Your "glitch in the language" position opens up a whole new debate. How did such a glitch enter the language or languages?

Dan Goodman

Well I see the spectrum as something like:

Theist (there is a god) --- Agnostic (there may or may not be a god) --- Atheist (there definitely isn't a god

Within each category, strength of conviction pushes them to one side or the other, as well as attitudes towards related questions. For example, an atheist could admit the possibility of the existence of god but deny the actual existence of god; a more extreme atheist might deny the possibility of the existence of god (for example claiming that the notion is self-contradictory).

I don't think it's quite binary because I don't believe that the statement "god exists" is either true or false, but that it is meaningless. An individual's attitude to this statement is more complicated than just agreement or disagreement, and includes their attitude to a whole lot of related concepts.

I think the glitch in the language is related to exactly this. Statements with a propositional form involving quantifiers like "there exists" are so successful in normal usage, and people use these or related forms without difficulty almost all the time, and so we begin the believe that they apply universally. We begin to believe that if we can say something, it must make sense. But it's a very complicated subject.


I agree with t that atheism isn't a "belief" in the same category as a "belief in God". Dawkins, in his wonderful book "The God Delusion", quoted in this post, makes a convincing case that the statement that there is a God is in principle capable of scientific scrutiny and either refutation or confirmation, in the sense that one can conceive of evidence becoming available that might either demonstrate the statement's truth or demonstrate its falsehood. But since such evidence is not so far available either way, and as such evidence seems, on the basis of our common experience, unlikely ever to materialise, we are thrown back on assessing the probability or otherwise of the statement being true. Dawkins demonstrates pretty conclusively that the likelihood of the statement being true is so remote that it is impossible for a rational human being to believe it (and that to make other people, children or adults, feel guilty for not believing it is utterly indefensible).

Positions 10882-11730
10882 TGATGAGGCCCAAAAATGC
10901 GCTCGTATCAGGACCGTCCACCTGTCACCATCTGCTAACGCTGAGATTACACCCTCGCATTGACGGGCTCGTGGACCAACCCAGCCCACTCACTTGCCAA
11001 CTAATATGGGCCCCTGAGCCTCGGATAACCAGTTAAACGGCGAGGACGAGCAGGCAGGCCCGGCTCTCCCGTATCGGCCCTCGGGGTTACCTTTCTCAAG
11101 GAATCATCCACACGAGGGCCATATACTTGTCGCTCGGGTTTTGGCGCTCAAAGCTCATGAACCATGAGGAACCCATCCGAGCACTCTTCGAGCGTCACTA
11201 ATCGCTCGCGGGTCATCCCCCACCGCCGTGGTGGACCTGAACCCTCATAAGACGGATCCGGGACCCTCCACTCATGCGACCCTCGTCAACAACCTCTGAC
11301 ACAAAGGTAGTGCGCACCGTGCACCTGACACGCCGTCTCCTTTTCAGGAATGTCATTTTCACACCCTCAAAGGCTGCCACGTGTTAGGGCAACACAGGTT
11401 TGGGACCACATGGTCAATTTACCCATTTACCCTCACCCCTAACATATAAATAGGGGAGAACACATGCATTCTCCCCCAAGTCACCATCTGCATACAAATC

It seems therefore misleading to describe this position as constituting a 'belief' which is on a par with the opposite 'belief', and still more misleading to describe it as a fundamentalist position, unless the term 'fundamentalist' (and/or the term 'God') is being used in a very special and unusual sense.

It's sad to think that few believers in an all-powerful, all-knowing, all-good, all-creating supernatural being are likely to read Dawkins's book. It would be very difficult, I think, for anyone such to read it without being forced to question the basis for what is very clearly an irrational belief in a proposition for which no valid evidence exists and which is inherently much more improbable than probable.